Explore: Righteous romance

• The Explore the Bible lesson for May 18 focuses on Song of Songs 1:7-8, 15–2:2, 15; 4:9-12.

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• The Explore the Bible lesson for May 18 focuses on Song of Songs 1:7-8, 15–2:2, 15; 4:9-12.

Willard Harley wrote a book some years ago, still in print, His Needs, Her Needs: Building an Affair Proof Marriage. The thesis of his book is each spouse in a marriage has fundamental needs. If each spouse will learn those needs and work toward fulfilling them, the marriage will be protected from being vulnerable to adulterous relationships.

The opposite also is true. No matter how long two people have been married, if they neglect the fundamental needs of their spouse, that spouse eventually will seek to get those needs met in another relationship. It’s a bracing truth but one to be ignored only at the risk of great peril to the marriage.

Damage too great to repair

Most marriage counselors will confess, far too often, by the time people in troubled marriages come to them for help, the damage already done is too great to repair. People in mature relationships will work hard to protect their marriages from ever reaching that point.

Those celebrating marital love as described in the Song of Solomon are demonstrating the first of those crucial steps. Two people who love each other not only appreciate the finer points of physical and emotional beauty in the other, they find ways of expressing them to one another.

The tragedy for our culture is that, in ways subtle and not-so-subtle, we are sold a bill of goods that defines love as purely a sexual transaction fueled by emotion and hormones. The second tragedy is we rarely discuss biblically sexual love in the graphic terms even the Bible itself dares to do.

A great challenge for any adult Sunday school class would be to have these words read out loud. There is no need for embarrassment or shame in discussing these matters publicly if the Bible itself is our guide.

Meeting each other’s needs

Each marriage has its own unique personality. Each spouse has his or her own needs. When we stand at the marriage altar, we commit ourselves to love and cherish, honor and respect.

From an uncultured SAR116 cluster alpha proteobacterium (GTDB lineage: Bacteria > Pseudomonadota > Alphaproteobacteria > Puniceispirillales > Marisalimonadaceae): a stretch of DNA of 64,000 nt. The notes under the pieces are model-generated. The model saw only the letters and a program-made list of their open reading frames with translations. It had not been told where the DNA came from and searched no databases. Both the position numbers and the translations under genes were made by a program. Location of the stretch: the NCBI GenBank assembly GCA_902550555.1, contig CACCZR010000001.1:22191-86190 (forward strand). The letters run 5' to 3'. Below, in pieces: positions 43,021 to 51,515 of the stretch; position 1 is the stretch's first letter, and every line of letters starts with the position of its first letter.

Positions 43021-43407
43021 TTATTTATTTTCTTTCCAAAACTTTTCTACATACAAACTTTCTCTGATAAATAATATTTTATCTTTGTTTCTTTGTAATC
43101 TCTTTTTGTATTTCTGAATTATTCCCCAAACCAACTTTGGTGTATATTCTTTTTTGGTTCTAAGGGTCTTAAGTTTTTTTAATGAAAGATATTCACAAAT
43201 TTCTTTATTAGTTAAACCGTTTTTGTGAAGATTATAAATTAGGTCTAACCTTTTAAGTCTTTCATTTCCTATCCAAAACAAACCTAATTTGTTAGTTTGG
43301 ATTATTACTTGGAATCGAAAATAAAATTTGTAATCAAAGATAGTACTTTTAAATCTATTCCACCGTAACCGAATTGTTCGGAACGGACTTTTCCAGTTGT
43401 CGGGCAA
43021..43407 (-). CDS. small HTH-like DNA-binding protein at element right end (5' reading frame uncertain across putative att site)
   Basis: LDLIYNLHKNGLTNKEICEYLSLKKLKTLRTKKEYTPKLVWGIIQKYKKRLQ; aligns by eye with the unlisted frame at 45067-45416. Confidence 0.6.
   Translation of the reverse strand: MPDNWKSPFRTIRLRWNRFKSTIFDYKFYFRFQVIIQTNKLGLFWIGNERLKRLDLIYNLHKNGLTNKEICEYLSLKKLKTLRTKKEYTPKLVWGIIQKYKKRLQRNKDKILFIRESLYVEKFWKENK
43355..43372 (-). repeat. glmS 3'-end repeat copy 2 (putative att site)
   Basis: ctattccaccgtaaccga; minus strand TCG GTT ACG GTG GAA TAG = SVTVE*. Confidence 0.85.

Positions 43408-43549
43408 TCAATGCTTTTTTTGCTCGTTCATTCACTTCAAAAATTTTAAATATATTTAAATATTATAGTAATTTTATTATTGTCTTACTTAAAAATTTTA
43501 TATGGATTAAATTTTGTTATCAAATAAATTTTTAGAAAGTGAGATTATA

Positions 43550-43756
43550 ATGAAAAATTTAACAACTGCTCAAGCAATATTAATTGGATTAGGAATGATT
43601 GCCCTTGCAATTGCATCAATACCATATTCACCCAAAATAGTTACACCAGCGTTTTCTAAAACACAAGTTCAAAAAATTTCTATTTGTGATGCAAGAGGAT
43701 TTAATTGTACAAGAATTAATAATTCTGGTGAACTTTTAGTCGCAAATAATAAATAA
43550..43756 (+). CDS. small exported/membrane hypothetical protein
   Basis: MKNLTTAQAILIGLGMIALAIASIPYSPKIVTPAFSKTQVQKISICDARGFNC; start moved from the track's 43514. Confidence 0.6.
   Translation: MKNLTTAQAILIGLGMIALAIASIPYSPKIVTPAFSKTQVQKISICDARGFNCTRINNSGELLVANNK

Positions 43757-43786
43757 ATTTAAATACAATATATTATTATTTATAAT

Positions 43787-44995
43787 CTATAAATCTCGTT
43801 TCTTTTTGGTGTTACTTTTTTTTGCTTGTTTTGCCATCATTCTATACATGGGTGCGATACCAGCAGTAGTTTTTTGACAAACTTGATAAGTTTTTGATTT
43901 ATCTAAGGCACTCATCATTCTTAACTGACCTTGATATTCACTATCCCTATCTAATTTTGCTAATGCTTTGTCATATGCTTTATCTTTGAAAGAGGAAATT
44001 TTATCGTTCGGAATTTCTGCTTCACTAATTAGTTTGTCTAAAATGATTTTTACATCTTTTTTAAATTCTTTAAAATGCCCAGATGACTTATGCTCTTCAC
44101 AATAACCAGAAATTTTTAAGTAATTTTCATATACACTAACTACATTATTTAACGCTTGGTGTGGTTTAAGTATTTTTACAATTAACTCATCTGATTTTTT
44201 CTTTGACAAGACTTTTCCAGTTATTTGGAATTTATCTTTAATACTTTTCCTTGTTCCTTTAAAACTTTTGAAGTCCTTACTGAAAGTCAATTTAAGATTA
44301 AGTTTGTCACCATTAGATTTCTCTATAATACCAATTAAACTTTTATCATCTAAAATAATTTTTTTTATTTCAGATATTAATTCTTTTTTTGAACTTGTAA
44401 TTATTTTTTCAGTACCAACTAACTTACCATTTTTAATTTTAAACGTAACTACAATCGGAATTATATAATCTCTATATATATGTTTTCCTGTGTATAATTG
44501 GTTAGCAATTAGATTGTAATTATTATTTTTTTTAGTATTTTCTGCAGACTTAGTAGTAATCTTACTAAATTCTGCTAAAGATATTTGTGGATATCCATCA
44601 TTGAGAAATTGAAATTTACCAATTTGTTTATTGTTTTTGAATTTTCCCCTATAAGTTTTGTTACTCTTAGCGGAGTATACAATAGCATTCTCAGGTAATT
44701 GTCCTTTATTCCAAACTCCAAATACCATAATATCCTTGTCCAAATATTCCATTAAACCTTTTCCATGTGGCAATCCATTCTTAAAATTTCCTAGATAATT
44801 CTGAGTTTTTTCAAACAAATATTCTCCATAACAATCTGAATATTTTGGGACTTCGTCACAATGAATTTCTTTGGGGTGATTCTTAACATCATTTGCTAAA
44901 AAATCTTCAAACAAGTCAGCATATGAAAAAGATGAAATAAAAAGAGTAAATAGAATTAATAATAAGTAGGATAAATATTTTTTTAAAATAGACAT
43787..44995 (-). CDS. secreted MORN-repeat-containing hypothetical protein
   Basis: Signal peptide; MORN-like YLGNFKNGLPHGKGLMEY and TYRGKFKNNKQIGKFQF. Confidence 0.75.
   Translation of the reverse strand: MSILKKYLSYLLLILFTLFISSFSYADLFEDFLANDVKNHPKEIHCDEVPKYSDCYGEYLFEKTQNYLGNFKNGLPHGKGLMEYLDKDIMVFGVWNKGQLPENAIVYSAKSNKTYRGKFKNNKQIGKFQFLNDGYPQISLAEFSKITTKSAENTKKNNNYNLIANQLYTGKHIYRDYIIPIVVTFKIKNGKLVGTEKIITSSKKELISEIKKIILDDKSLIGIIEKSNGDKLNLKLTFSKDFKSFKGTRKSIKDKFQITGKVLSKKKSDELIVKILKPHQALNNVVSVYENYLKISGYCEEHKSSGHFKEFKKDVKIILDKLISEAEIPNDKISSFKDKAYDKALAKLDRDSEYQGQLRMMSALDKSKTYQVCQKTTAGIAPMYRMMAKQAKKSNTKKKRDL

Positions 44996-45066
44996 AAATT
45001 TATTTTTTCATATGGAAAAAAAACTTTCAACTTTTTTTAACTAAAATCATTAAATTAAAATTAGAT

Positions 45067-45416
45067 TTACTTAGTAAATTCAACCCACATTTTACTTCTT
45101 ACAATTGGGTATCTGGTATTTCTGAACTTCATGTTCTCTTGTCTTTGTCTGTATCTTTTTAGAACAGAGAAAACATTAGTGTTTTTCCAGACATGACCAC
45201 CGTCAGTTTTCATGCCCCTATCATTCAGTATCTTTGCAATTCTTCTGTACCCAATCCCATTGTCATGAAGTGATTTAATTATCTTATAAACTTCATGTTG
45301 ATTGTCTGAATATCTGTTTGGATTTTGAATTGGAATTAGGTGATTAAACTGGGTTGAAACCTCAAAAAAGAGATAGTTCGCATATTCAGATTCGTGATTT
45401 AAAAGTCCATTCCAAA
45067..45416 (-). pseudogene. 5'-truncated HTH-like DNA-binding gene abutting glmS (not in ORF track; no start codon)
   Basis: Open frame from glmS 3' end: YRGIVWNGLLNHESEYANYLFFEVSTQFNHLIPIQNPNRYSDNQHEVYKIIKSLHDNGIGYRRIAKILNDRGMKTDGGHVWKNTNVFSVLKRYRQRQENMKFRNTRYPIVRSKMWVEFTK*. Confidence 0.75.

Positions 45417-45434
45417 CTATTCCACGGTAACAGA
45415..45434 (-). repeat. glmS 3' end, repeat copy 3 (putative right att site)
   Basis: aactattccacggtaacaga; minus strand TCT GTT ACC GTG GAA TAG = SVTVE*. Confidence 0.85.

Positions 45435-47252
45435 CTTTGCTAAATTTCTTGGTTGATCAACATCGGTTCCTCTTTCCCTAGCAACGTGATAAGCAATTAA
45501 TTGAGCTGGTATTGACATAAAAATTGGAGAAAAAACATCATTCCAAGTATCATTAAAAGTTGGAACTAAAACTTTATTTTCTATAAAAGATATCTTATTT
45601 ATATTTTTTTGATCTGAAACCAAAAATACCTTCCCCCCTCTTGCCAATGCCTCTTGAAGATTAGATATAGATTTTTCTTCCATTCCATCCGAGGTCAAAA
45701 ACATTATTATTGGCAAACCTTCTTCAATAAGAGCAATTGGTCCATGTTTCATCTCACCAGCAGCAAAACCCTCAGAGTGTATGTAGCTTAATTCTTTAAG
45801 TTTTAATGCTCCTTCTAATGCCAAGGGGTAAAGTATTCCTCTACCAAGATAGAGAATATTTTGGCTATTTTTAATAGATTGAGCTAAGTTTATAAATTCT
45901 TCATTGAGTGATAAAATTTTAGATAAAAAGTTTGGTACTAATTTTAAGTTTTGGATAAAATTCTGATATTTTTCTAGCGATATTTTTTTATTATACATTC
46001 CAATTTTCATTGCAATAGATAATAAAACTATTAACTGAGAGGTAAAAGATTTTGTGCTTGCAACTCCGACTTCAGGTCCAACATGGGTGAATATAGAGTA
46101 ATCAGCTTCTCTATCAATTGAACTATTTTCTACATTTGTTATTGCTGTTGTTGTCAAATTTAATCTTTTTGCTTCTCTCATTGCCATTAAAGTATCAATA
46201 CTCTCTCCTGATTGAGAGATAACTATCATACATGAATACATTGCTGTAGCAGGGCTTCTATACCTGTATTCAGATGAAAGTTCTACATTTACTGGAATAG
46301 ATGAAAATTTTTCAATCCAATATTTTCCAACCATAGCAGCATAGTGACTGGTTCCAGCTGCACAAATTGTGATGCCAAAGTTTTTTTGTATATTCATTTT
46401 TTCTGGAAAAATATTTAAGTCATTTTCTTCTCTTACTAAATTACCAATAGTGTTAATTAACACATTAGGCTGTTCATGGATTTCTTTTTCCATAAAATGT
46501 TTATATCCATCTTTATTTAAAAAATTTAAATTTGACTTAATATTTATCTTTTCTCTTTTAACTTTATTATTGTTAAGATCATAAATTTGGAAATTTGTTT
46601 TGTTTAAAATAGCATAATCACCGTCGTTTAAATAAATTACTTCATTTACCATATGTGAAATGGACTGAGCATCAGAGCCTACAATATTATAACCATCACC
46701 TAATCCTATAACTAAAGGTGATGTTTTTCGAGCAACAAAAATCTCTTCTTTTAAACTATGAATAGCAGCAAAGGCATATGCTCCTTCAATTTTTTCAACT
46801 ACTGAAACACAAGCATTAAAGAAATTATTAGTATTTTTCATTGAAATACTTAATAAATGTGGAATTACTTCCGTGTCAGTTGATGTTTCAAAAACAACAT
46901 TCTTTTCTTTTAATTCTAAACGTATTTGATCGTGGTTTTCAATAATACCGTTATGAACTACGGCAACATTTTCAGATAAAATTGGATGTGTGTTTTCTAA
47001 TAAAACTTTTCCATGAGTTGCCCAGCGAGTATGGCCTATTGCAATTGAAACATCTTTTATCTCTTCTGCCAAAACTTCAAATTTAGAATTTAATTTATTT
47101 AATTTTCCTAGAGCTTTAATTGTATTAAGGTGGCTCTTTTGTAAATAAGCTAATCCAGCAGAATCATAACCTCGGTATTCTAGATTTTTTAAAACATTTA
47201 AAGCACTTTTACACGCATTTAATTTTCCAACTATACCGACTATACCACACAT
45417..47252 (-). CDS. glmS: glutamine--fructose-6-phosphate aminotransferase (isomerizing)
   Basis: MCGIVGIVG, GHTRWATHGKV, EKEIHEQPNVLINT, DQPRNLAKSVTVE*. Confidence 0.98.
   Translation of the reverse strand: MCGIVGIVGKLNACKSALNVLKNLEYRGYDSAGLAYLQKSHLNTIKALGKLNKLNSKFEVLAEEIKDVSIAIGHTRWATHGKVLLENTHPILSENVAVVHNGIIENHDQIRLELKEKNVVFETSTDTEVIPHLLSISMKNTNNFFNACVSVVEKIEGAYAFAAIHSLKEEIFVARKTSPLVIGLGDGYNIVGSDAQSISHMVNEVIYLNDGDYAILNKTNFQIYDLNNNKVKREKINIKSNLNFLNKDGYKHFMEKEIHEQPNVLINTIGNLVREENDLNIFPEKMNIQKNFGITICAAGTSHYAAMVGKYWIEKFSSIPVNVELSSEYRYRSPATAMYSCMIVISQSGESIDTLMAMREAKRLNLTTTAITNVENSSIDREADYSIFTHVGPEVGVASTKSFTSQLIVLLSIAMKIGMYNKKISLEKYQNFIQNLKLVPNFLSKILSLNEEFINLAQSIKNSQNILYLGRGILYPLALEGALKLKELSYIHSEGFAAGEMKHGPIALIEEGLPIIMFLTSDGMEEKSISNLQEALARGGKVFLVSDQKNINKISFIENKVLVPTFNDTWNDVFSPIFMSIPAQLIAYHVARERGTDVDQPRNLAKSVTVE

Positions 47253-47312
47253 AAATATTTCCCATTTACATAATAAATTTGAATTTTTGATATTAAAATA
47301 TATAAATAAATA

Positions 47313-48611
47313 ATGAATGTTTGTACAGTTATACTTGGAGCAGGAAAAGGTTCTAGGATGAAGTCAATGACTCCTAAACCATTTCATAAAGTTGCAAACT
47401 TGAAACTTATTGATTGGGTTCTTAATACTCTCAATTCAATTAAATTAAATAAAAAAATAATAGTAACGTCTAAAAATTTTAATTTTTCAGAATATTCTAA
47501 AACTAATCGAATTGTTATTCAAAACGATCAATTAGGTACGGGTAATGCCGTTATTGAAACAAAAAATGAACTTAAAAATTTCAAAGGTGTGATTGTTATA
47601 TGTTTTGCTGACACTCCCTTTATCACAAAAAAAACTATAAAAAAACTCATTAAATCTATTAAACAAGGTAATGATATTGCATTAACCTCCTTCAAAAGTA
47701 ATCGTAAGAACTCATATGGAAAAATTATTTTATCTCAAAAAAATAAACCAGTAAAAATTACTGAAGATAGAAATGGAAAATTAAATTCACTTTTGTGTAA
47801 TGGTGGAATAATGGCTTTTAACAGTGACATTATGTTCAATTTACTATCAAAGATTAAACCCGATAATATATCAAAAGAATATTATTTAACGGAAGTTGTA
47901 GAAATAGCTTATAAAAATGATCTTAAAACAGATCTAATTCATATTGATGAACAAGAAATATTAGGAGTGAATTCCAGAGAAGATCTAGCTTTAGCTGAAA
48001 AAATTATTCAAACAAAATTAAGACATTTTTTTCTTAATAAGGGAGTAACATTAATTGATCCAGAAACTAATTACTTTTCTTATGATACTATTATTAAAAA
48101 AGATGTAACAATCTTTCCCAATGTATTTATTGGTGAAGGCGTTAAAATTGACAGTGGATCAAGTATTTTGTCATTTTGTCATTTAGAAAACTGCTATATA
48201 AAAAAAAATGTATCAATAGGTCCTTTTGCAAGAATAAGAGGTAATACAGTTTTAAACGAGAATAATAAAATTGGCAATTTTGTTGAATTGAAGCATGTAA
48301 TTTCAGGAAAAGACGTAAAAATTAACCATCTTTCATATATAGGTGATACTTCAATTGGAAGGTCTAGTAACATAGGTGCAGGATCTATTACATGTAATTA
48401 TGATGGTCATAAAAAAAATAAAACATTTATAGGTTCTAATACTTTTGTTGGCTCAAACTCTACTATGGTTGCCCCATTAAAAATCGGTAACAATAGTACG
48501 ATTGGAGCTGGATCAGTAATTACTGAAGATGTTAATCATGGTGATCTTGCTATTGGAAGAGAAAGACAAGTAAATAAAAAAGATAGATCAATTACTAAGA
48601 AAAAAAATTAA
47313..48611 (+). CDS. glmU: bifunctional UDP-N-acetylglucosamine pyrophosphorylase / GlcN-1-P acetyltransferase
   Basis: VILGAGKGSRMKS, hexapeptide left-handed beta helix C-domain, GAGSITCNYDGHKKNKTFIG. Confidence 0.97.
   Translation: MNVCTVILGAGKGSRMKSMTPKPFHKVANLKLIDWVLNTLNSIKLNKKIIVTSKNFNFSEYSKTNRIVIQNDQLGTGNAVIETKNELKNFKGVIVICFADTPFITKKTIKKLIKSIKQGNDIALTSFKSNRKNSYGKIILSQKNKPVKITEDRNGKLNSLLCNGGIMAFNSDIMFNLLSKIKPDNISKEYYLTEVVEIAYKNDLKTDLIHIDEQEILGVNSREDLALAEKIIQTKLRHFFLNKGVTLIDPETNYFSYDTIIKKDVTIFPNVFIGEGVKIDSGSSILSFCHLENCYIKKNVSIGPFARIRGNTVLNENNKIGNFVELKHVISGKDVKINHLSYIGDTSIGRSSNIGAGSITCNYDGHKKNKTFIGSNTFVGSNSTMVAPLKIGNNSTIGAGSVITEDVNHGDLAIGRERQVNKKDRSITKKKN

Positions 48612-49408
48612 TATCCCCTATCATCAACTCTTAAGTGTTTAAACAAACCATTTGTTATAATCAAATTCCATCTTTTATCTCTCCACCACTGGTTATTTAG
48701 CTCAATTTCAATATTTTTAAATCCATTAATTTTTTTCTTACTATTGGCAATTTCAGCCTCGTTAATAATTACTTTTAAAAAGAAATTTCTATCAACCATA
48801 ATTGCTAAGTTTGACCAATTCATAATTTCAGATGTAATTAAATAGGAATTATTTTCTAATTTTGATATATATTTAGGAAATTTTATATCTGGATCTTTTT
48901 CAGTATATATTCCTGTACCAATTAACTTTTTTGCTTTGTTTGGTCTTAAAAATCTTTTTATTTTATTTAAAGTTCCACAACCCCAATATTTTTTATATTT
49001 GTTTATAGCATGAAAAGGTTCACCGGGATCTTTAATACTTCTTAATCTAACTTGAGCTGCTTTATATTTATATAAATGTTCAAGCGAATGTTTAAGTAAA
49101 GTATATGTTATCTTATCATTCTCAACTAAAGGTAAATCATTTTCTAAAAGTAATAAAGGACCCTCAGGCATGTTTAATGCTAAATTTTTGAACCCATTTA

It’s vital to remember those vows are not the end of the challenge to find a mate. They are simply the starting line in a race we’ll spend the rest of our lives running. Marriages are not a sprint; marriages are a marathon.

Each step we take in our marriages should be measured in terms of what our spouse’s greatest needs might be. Meeting those practical needs, however, is only part of the challenge.

Reading the Song of Solomon is a powerful reminder that, as much as we need anything in a marriage, we need to be admired, cherished and shown profound physical affection.

Listen and share

One couple I knew made a commitment that, at the end of each day, they spent the first 30 minutes together over a cup of coffee. They would discuss how each other’s day had gone, listen to one another and share whatever feelings they were experiencing.

Even as they grew older, the affection they shared stayed as new as the day they were married. Their love stayed young because they were intentional about keeping it that way.

People who live in troubled marriages would do well to study the Song of Solomon. People who live in happy marriages would do well to do the same.

What it takes to maintain a happy, sexually fulfilling marriage isn’t found in the movies or in the latest steamy novels in the gray shades of meaning. They are explicating a relationship described in the book God inspired for the people God meant to enjoy sex and joy in married life.

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